A Place for Everything…..

……and everything in its place. This is the doctrine of mildly compulsive people like yours truly.  And if I lived by myself and never allowed anyone else to enter my weird little world, then I wouldn’t have any problem upholding this belief.  However, I don’t live by myself.  What’s more, I happen to live in a house with certain others who not only don’t practice this belief, but actively oppose it.

We are forever looking for stuff.  I hate to point the finger of blame at specific people, but usually it’s The Grandmother’s fault. Everyone who knows her knows she is a very clean, very active person who is always piddling in something or straightening something.  Therein lies the problem.  She can walk by, say, a letter some innocent person  has clipped to a calendar page, and for some reason, the desire to move this letter to another location overcomes her.  She can’t even help herself.  Then along comes the innocent person looking for the letter, and it’s gone.  Here’s the kicker–The Grandmother can’t remember what she did with it.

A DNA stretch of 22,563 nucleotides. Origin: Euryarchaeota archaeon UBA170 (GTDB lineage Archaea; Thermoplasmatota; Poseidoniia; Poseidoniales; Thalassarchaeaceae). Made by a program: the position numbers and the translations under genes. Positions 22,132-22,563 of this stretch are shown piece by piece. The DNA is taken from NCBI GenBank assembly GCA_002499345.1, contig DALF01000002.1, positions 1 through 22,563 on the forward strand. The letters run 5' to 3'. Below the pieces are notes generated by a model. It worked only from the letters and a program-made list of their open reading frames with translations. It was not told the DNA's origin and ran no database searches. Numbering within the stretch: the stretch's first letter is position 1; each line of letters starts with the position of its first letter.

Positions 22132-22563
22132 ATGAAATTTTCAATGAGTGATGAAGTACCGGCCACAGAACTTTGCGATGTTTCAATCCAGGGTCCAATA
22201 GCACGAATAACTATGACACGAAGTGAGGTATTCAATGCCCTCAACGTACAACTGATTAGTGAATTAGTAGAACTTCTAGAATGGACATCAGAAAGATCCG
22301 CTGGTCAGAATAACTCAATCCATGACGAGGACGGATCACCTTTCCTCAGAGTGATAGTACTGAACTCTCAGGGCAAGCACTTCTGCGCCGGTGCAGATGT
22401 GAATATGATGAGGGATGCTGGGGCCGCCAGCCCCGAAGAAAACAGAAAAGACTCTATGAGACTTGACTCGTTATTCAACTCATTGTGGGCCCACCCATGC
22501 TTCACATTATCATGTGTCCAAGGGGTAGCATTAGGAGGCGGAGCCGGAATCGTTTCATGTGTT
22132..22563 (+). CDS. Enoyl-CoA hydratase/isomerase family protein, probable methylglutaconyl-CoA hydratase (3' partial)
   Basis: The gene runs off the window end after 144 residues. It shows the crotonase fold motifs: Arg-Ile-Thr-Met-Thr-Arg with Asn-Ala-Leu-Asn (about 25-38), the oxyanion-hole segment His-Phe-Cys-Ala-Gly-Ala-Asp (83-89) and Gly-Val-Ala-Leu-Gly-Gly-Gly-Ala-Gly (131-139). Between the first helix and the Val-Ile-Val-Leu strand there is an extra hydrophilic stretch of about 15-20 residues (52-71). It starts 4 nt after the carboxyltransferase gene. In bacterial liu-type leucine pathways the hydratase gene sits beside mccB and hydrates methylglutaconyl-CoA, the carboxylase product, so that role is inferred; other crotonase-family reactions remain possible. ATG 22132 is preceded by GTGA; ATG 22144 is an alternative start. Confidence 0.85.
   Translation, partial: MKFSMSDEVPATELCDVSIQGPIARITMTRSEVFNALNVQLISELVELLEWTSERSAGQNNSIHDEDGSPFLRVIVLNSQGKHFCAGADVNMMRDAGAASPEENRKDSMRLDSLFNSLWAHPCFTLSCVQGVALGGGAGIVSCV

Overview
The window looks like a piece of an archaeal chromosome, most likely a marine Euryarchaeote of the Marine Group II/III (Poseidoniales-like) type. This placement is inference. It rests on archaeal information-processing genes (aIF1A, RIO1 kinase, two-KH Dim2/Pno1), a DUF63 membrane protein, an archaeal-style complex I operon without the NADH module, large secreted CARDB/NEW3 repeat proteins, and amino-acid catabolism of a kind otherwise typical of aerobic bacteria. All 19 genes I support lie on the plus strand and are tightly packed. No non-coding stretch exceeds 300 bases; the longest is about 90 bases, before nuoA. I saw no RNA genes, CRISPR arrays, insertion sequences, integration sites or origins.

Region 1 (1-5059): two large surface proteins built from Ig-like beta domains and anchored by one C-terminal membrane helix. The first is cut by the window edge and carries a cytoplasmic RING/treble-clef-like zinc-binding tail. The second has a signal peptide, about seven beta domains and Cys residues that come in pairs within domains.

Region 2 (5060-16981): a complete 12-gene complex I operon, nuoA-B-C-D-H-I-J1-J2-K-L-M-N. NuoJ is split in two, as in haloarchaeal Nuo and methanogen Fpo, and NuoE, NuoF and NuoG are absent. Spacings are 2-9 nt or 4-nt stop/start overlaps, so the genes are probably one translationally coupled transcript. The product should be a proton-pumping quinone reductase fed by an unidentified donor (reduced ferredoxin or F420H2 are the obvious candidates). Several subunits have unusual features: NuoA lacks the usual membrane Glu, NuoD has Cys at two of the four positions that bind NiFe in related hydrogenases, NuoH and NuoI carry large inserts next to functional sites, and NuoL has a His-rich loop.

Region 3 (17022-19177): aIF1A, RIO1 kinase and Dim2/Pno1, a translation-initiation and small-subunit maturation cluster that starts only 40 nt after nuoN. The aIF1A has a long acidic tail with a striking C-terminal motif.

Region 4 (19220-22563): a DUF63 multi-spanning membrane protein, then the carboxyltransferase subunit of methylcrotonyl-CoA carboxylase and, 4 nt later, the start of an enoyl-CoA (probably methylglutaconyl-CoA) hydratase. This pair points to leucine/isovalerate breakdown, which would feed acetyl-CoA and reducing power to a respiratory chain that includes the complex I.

To be fair, the stuff usually turns up, albeit after an hour-long and extremely frustrating search, involving a lot of huffy silences periodically punctuated by increasingly snippy comments.  But we return to the question: Why did it have to be moved in the first place?

It’s not just The Grandmother.  This morning, for example, I went on Red Alert because my daughter’s shoes were missing.  I cannot even explain to you the extreme irritation I was experiencing.  First of all, it was approximately six in the morning, and let’s just say I’m not at my best early in the morning.  Second, I have a very rigid routine each school day, and I do not respond well to unexpected changes in this routine.  Clothes are laid out, lunch is packed, the back-pack is by the back door–all the night before.  We never over-sleep and we are never late.